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Gee, Dad, It's Really Dark Out There.
on March 19, 2009
In 1970 many physicists and cosmologists thought that we would soon know all the basic physical principles governing the universe. The Big Bang was largely confirmed by cosmic background radiation and we knew about expansion. Quantum mechanics ruled the small while the large was the domain of relativity. The two theories weren't linked yet, but it was merely a matter of a little more time and work. Success would bring an explanation unifying the four fundamental physical forces of the universe: Electromagnetism, the strong force (binding protons and neutrons together in atomic nuclei), the weak force (governing certain kinds of particle decay) and gravity. Surely the "theory of everything" was not far off.
Wrong. Observations in 1970 revealed that gravitational motions of gas clouds in the Andromeda galaxy were occurring at speeds far greater than the entire observed mass of that galaxy could account for. Similar problems detected in the 1930's involving motions of entire galaxies had long been disregarded. Soon other observations confirmed that so-called "ordinary matter" is insufficient to account for observed gravitational effects in the cosmos. Thus the universe must contain huge amounts of "dark matter," that we cannot observe and the composition of which we do not know (it is not made of the particles that constitute ordinary matter).
Then in 1998 reports of observations of distant supernovae revealed that the expansion of the universe was not slowing, as would be expected from long-term effects of gravity, but was instead accelerating. Something was overcoming the gravitational power of all of the matter in the universe. The acceleration, moreover, has not been present from the Big Bang on. For billions of years the speed of expansion slowed. Then, about 5 billion years ago, acceleration began. Obviously energy--a lot of it--- was required to explain these phenomena. This is "dark energy." We cannot detect it and currently know almost nothing about it.
Today scientists believe that 5% of the universe consists of "ordinary" [observable] matter, 23% of "dark" matter and 72% of "dark energy." So in about 40 years we have gone from thinking that we knew almost everything about the essentials of cosmology to actually knowing something about only 5% of the universe, very little about an additional 23% and almost nothing about 72% of it.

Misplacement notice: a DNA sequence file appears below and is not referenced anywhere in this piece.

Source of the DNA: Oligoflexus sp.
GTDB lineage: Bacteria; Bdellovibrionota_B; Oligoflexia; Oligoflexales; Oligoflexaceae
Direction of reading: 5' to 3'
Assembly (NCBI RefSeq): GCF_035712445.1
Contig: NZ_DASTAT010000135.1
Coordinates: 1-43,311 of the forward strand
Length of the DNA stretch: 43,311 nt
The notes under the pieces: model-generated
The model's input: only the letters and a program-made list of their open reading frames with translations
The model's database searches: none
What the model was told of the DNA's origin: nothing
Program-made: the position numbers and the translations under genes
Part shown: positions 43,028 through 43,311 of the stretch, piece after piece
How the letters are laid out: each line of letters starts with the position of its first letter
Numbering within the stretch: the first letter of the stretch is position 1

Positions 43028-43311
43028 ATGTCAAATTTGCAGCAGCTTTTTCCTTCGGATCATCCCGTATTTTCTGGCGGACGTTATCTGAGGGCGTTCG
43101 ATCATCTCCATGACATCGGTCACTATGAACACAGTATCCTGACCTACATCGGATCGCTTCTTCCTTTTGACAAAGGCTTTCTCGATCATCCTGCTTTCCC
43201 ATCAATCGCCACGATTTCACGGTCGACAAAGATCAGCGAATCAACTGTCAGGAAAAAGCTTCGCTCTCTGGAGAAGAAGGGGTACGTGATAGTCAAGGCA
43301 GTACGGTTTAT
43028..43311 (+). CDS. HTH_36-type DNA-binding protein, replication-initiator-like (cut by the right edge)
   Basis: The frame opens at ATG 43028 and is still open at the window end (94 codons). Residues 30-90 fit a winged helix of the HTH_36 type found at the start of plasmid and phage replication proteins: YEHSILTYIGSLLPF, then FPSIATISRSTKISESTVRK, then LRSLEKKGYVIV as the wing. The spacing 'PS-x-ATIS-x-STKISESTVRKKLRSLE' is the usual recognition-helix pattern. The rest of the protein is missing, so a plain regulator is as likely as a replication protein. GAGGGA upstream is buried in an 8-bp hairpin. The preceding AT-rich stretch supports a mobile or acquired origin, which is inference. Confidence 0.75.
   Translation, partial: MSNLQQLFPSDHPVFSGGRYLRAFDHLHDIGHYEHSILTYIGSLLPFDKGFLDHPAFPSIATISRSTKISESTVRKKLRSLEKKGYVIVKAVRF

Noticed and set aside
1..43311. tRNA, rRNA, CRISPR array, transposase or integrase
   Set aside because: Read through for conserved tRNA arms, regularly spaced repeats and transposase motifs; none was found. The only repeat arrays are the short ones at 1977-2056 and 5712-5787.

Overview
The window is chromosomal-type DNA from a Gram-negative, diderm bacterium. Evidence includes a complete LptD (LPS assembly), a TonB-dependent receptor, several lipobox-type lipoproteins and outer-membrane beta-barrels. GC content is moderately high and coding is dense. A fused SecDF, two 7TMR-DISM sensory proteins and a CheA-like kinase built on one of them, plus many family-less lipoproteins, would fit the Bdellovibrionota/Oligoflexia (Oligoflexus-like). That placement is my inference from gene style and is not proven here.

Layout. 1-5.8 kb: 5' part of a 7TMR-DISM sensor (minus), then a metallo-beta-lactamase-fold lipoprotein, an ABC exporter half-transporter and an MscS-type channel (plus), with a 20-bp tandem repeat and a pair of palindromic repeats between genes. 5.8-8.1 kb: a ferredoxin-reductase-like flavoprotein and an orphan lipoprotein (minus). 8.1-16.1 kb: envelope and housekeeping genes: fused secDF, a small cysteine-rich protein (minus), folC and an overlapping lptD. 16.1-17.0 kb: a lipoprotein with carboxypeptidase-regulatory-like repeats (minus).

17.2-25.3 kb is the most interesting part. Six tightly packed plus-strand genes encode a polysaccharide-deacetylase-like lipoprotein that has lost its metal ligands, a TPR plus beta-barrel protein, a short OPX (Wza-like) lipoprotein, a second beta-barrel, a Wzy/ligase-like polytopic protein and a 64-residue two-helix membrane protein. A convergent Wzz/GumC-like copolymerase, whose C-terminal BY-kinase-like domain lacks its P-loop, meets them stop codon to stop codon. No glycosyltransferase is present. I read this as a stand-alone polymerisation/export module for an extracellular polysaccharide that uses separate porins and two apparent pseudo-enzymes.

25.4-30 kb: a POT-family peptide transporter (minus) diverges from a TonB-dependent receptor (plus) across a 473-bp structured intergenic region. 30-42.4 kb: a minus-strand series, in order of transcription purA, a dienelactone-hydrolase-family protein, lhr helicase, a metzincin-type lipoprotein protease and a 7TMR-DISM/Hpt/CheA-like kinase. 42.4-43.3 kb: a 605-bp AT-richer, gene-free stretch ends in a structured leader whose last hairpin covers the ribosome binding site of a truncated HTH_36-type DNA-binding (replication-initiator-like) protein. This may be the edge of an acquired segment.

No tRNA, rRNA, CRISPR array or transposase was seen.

But author Gates (herself a theoretical physicist by training) is energized rather than discouraged. In this book she discusses fully the problems noted above (and more), explains their significance and outlines in detail the methods that are being used or planned to attack them. The book's title comes from one of the major investigational tools: Use of relativistic spacetime itself as an observational device. General relativity teaches that the presence of mass warps spacetime. As light travels through the universe it follows a curved path through these "dimples" in spacetime. Because these warps bend light, it is as if a giant lens has been dropped into space, magnifying and displacing light from more distant sources behind it. When Earth is aligned with such a "lens," it allows us to detect and analyse vastly more distant light sources otherwise not observable. This is useful in searching for dark matter because it allows "maps" to be made showing where dark matter exists in distant sources. Gates does an outstanding job of describing this and other significant techniques for making these inquiries, noting the strengths and weaknesses of each method in investigating certain types of phenomena. The use of different techniques should permit the capture of disparate forms of data and lead, we hope, to detection and analysis of dark matter and dark energy.
This is an exciting time for cosmology and physics. The results of these inquiries will, at the least, radically change our view of the cosmos. Depending on results, it may be necessary to modify Einstein's theory of general relativity to account for the observed actions of gravity in the universe. Gates is also quite good at conveying the excitement now animating these scientific fields. Her writing is clear and readable, if seldom compelling. Overall this book is recommended for anyone interested in today's leading cosmological puzzles.